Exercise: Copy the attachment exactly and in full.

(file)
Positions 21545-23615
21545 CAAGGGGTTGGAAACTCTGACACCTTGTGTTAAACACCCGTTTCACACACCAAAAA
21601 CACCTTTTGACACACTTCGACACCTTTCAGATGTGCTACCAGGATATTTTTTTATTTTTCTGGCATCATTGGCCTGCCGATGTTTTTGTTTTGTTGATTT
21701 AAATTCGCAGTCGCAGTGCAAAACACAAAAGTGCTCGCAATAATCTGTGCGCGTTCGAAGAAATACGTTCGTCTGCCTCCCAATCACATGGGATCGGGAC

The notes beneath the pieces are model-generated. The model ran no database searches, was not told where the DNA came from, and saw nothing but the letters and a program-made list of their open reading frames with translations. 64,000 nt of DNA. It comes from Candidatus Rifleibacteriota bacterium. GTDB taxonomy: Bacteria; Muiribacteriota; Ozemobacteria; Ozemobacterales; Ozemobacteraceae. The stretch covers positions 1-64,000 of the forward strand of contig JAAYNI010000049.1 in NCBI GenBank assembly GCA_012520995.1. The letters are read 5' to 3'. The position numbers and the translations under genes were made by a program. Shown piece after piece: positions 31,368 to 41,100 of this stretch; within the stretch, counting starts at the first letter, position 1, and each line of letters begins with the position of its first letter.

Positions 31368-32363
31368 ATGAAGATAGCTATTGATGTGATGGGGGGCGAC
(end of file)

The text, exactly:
Positions 21545-23615
21545 CAAGGGGTTGGAAACTCTGACACCTTGTGTTAAACACCCGTTTCACACACCAAAAA
21601 CACCTTTTGACACACTTCGACACCTTTCAGATGTGCTACCAGGATATTTTTTTATTTTTCTGGCATCATTGGCCTGCCGATGTTTTTGTTTTGTTGATTT
21701 AAATTCGCAGTCGCAGTGCAAAACACAAAAGTGCTCGCAATAATCTGTGCGCGTTCGAAGAAATACGTTCGTCTGCCTCCCAATCACATGGGATCGGGAC

The notes beneath the pieces are model-generated. The model ran no database searches, was not told where the DNA came from, and saw nothing but the letters and a program-made list of their open reading frames with translations. 64,000 nt of DNA. It comes from Candidatus Rifleibacteriota bacterium. GTDB taxonomy: Bacteria; Muiribacteriota; Ozemobacteria; Ozemobacterales; Ozemobacteraceae. The stretch covers positions 1-64,000 of the forward strand of contig JAAYNI010000049.1 in NCBI GenBank assembly GCA_012520995.1. The letters are read 5' to 3'. The position numbers and the translations under genes were made by a program. Shown piece after piece: positions 31,368 to 41,100 of this stretch; within the stretch, counting starts at the first letter, position 1, and each line of letters begins with the position of its first letter.

Positions 31368-32363
31368 ATGAAGATAGCTATTGATGTGATGGGGGGCGAC